21:28 PM

Sharing Our Experiences and Skills to Help Drive Social Impact

UScellular associates have a deep sense of purpose and are strongly committed to giving back to the communities we serve. One new way our associates are giving back is through skills-based volunteerism, or when associates put their professional experience and expertise to use on a volunteer basis to help a nonprofit address a challenge or opportunity.

From 2022 through Q2 2023, our nonprofit partner Common Impact coordinated more than 70 UScellular associates to participate in four skills-based volunteer projects, including one-day pitch competitions and long-term consulting projects.

Pitch competitions are fast-paced events that connect skilled volunteers from a company with a nonprofit to tackle organizational challenges, resulting in several creative, actionable ideas for the nonprofit to choose from and put into practice. Consulting projects include cross-functional volunteers from a company focusing on a defined nonprofit challenge over a period of weeks or months.

Our associates and the participating nonprofits shared that:

  • More than 90% of participating associates thought the experience was a useful professional development experience.
  • Eighty-one percent of associates involved in the long-term consulting projects felt they improved their workplace skills as a result of their skills-based volunteerism experience.

Participating nonprofits strongly agree the work accomplished on their projects made a real difference to their organization. Participating nonprofit Project Syncere shared, “The project helped us better understand the needs of our alumni and how we could better engage them. The project provided us with a blueprint for the alumni engagement program we are seeking to build out. “

Meghan Hammond, a UScellular associate and team leader for one of the long-term consulting projects, spoke about the skills-based volunteerism experience that she and the Consumer Insights and Marketing Analytics team supported. The project team included Diane Lauridsen and Leo Hennessy leading the day-to-day project work and Mike Stachura, Dan Comenduley and Steve Welling contributing their knowledge and skills.

Why did you want to participate in a skills-based volunteer project?

The idea of using our skills to help a nonprofit in the STEM space was very motivational for our team. We thought that we could make a much bigger impact doing something that we have expertise in. We also were excited to work with an organization (Project Syncere) helping kids in our local area. The idea of being able to help an organization like that drives a lot of passion for the work.

Tell us briefly about the skills-based volunteer project you led with your team for the nonprofit, Project Syncere?

The project lasted approximately 4 months. The main issue Project Syncere needed help with was getting insights from alumni to inform their alumni outreach strategy. Our team had discussions with the Project Syncere personnel to better understand their organization, challenges, and strengths. Then the team formulated a research plan to gain insights directly from alumni via both quantitative and qualitative research methodologies. Finally, the team packaged the learnings into a deck and presented it to the Project Syncere leaders.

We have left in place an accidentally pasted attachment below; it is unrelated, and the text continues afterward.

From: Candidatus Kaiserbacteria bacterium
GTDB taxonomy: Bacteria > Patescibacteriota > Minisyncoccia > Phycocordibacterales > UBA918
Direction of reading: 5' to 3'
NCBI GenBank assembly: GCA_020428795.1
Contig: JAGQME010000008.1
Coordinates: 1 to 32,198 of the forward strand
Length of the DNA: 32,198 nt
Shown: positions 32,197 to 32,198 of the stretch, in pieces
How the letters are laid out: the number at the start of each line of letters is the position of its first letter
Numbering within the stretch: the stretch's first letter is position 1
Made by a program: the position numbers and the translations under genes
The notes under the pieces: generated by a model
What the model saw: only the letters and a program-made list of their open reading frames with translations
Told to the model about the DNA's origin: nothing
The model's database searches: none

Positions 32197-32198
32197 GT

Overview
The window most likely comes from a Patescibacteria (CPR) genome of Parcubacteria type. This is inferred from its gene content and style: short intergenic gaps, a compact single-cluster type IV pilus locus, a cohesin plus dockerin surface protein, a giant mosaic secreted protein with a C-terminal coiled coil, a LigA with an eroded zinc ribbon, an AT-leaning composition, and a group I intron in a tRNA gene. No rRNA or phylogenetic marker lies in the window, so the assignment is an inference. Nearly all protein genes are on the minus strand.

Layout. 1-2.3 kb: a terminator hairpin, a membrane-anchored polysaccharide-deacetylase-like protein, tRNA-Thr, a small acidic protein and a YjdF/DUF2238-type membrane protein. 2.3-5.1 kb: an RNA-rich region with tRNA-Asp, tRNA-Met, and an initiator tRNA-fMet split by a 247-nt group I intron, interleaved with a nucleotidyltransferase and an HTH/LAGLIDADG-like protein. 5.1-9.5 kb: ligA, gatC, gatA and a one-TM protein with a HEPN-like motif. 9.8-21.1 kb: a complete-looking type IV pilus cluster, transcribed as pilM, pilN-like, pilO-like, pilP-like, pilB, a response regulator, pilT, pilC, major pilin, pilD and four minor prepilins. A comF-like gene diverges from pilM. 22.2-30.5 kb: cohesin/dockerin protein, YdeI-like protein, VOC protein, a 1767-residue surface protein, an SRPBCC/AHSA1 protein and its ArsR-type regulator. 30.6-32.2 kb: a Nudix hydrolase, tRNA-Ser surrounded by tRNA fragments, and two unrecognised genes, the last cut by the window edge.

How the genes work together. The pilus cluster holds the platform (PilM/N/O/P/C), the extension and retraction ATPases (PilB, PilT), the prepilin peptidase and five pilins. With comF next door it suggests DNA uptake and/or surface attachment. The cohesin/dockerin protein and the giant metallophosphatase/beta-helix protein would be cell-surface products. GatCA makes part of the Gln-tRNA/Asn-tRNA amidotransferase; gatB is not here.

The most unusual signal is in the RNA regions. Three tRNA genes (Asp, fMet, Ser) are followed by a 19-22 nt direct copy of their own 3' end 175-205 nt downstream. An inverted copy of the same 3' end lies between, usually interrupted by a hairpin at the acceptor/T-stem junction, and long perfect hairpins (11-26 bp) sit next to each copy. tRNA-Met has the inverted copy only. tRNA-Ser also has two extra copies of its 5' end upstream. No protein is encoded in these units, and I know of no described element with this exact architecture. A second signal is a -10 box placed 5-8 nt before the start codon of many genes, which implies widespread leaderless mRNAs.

Any unexpected outcomes from you and your team’s involvement in a skills-based volunteer project? If so, what were they?

The team broadened its scope a bit to formulate a recommendation on the strategy for the alumni program, taking the engagement a step beyond conducting the research and coming up with a proposal for how to best use the research for its alumni program strategy. The recommendation included proposed short term and near-term steps to build out the alumni program. The team also provided a marketing plan with recommendations for best engaging program participants, volunteers, and donors, again beyond the initial scope of the project.

In addition, one team member participated in Project Syncere programming by serving as a judge for a contest the organization held.

Did you learn anything about your team through this experience? If so, what did you learn?

I was extremely proud of my team. They ran this project from beginning to end and provided very high-quality deliverables, going above and beyond the original ask. The team did this work in addition to their regular jobs and did a masterful job at balancing the project with their regular workloads. I learned that they could deftly apply their research skills to add significant value in the nonprofit space.

We knew that we were passionate about helping in our communities, and this project reinforced that passion. 

Did you learn anything more about nonprofits through this experience? If so, what did you learn?

We learned more about Project Syncere and how effective it is in helping students think broadly about their future educational and career opportunities. In addition, while this wasn’t a new learning, we were exposed to the challenges that nonprofits experience, many of which are similar to for-profit businesses, mainly with resource constraints.

What advice or would you give to any associates considering participating in a skills-based volunteer project?

If you commit to a project like this, take it as seriously as your regular job. Also, consider the constraints that the nonprofit is facing and ensure that any requests / recommendations you make of the nonprofit are feasible given those constraints. This is an opportunity to make a meaningful impact and meet new people. There is something extra-rewarding about using your specialized skills to help an organization that’s devoted to helping others.


Meghan Hammond
Sr. Director of Financial Planning and Analysis